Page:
America’s top Black think tank has a new leader

America’s top Black think tank has selected Dedrick Asante-Muhammad as president of the Joint Center for Political and Economic Studies, succeeding Spencer Overton, who served as president for 10 years before stepping down on June 14, 2023. 

Jessica Fulton, vice president of policy, was named interim president on June 14. She will remain in this position until March 11, when Asante Muhammad takes over. 

This is the second major change in leadership at a major Black organization. 

Operation PUSH, which is based in Chicago, announced that founder Jessie L. Jackson was stepping down because of illness in July and turning over the leadership to a Baptist minister, Frederick Douglass Hayres III.

Paul N.D. Thornell, chair of the board of governors and presidential search committee chair announced that the mantle has passed to Dedrick to ensure it remains steadfastly aligned with the needs of Black communities. The Joint Center is based in Washington, D.C.

Thornell said that the board has full confidence in Dedrick’s ability and vision and is excited about the next chapter of the Joint Center under his leadership.

Muhammed said, “I am honored. I look forward to building off of the nearly 55-year legacy of this foundational Black institution. I have spent the last 25 years of my professional life dedicated to advancing the African American political economy. My upcoming position at the Joint Center is the capstone of my career.”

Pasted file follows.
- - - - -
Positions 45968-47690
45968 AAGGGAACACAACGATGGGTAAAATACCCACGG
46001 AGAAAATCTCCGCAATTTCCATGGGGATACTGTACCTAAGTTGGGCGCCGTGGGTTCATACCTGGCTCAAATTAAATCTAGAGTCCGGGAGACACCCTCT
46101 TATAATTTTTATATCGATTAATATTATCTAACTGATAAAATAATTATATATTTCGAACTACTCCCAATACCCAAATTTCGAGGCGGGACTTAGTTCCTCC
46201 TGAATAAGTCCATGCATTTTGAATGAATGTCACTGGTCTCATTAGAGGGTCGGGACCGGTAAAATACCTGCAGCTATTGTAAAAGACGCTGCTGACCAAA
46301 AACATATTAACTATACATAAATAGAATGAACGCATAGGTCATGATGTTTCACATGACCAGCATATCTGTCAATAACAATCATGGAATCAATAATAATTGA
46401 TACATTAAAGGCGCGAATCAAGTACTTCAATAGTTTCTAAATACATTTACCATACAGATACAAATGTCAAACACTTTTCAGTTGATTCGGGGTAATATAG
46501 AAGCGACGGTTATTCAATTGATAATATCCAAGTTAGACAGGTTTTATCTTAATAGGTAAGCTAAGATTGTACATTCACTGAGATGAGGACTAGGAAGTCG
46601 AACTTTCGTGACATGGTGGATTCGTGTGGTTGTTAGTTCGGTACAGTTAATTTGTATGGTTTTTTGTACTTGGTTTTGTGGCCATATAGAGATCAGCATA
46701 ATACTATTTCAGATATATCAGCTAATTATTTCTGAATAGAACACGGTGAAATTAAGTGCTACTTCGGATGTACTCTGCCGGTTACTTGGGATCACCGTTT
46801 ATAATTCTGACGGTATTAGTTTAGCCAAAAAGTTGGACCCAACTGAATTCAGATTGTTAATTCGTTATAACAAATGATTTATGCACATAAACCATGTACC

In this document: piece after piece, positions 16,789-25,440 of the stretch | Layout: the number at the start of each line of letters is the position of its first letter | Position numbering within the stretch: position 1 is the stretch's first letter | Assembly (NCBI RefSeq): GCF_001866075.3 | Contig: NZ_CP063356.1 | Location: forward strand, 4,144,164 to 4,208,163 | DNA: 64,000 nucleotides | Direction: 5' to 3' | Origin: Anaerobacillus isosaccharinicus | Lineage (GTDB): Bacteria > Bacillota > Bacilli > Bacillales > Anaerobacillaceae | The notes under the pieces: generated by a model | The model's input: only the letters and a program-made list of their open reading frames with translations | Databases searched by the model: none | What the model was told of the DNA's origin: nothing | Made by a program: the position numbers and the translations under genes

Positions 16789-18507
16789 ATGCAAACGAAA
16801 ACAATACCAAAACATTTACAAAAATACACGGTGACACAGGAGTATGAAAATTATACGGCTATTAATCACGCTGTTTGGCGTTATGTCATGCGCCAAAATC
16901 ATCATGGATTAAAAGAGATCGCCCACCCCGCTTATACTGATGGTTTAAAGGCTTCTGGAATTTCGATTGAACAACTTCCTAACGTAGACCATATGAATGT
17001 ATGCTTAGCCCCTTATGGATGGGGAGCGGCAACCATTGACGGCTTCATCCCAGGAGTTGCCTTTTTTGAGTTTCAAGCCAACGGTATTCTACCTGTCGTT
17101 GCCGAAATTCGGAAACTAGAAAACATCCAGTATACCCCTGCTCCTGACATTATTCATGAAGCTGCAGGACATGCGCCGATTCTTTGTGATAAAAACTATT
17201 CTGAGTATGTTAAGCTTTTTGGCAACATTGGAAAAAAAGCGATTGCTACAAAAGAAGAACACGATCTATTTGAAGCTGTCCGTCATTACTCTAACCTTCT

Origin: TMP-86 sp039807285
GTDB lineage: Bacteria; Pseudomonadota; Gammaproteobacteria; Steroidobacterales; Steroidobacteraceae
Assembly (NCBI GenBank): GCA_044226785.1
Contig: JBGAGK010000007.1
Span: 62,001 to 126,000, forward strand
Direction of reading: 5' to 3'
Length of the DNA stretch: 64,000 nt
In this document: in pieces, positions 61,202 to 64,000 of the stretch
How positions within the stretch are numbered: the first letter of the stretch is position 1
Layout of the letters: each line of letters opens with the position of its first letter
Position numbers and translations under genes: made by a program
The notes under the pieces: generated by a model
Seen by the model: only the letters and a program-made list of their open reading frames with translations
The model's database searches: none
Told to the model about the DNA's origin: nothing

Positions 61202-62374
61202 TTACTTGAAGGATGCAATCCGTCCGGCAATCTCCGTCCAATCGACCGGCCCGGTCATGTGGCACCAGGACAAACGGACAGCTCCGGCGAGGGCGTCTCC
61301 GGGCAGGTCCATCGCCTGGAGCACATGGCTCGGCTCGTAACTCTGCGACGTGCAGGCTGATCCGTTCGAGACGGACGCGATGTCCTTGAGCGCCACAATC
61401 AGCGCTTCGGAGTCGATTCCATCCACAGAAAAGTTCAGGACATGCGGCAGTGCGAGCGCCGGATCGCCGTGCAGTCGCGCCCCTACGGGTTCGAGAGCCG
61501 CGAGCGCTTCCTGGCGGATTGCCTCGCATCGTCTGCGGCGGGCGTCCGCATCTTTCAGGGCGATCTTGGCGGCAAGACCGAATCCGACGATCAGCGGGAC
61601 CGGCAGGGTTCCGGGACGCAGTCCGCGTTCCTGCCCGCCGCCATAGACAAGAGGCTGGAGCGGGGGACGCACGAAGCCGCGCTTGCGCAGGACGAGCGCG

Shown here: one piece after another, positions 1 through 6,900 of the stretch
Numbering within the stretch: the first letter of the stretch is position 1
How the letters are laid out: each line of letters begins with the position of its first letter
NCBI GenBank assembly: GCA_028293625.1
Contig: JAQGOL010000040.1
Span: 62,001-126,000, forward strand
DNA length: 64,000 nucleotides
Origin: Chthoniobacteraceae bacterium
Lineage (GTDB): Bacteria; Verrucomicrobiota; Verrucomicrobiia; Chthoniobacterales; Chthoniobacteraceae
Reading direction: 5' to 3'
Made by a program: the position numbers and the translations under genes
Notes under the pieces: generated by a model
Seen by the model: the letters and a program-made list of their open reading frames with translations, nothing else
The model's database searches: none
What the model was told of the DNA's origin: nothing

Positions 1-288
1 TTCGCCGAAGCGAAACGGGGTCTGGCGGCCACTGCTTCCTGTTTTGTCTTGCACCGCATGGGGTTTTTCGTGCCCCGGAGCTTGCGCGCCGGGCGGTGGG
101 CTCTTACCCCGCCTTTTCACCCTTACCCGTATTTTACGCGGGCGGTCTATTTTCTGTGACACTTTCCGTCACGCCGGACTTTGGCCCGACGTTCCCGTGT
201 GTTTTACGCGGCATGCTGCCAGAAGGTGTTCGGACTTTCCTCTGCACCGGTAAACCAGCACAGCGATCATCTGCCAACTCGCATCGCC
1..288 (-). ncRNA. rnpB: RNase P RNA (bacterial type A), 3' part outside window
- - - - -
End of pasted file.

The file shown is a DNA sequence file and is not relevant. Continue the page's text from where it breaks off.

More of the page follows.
Asante-Muhammad has been a long-time thought leader focused on racial and economic inequality. 

He started his work as the first Racial Wealth Divide Coordinator at United For A Fair Economy. He then went to work with Chuck Collins at the Institute for Policy Studies Inequality and Common Good Program. 

Dedrick then became the Senior Director of the Economic Department of the NAACP and is currently the Chief of Race, Wealth, and Community for the National Community Reinvestment Coalition, according to the Institute For Policy Studies, which is based in Washington.

Asante-Muhammad was born in Columbia, Maryland, in 1974. He earned degrees in Political Science and Government from Williams College and a master’s degree in Systematic Theology from Union Theological Seminary.

The Joint Center was the principal organization to strengthen and advance elected African American officials during the last decades of the 20th century.